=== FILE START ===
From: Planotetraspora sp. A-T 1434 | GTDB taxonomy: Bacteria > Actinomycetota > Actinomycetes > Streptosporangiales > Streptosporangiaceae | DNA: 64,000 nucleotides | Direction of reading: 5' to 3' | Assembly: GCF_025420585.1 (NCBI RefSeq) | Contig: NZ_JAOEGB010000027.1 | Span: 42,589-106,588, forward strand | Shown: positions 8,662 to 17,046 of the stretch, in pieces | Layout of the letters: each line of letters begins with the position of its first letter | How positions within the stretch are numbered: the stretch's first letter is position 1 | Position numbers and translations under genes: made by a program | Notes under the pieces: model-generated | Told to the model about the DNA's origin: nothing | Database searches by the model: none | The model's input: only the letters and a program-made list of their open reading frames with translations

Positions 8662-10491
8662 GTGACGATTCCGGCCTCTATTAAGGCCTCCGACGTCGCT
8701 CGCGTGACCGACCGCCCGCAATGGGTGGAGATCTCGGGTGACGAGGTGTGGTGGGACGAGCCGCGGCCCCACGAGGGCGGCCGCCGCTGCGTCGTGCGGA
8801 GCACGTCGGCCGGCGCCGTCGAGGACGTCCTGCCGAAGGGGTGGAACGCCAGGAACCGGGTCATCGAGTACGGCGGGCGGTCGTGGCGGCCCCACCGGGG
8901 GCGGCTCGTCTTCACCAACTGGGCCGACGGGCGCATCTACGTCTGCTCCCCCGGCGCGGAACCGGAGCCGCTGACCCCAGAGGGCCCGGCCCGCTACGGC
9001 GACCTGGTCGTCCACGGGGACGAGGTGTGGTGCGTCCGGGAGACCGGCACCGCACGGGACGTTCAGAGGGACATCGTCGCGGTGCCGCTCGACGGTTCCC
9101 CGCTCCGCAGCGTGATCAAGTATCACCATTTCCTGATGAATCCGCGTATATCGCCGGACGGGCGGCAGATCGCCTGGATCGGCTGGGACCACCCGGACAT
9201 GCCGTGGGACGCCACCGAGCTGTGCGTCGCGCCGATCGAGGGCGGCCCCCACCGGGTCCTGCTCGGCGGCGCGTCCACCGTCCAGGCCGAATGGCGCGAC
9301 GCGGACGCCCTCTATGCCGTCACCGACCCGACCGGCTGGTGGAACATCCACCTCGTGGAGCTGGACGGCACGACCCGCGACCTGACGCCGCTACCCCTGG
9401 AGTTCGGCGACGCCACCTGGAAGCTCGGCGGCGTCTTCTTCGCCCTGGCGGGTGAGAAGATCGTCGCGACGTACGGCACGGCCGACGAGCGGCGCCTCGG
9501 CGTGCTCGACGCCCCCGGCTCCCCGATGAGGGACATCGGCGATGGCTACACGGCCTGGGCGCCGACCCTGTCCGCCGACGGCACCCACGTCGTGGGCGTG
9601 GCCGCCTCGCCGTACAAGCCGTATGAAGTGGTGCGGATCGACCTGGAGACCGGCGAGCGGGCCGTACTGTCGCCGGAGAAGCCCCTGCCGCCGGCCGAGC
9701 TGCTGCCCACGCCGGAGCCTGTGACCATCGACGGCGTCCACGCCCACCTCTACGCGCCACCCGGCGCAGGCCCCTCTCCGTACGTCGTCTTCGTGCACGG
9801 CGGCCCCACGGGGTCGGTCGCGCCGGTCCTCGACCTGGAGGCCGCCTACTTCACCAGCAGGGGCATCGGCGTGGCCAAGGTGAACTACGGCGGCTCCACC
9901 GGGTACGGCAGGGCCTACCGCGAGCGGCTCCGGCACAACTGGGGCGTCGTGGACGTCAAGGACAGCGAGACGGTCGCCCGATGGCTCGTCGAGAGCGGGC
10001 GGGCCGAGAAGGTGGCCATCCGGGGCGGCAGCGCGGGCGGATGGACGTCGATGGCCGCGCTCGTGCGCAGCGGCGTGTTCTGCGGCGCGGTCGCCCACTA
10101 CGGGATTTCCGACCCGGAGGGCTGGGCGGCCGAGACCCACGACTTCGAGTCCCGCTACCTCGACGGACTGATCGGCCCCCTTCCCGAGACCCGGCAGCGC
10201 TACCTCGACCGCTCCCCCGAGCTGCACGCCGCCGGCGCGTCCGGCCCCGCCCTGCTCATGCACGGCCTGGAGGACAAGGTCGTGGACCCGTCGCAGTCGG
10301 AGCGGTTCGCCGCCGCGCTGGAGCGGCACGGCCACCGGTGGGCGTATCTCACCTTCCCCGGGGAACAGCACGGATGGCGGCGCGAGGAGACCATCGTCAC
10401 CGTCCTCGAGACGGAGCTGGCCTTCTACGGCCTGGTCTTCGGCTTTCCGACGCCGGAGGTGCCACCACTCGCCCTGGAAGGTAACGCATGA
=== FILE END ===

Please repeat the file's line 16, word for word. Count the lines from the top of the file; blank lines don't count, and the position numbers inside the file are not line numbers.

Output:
9901 GGGTACGGCAGGGCCTACCGCGAGCGGCTCCGGCACAACTGGGGCGTCGTGGACGTCAAGGACAGCGAGACGGTCGCCCGATGGCTCGTCGAGAGCGGGC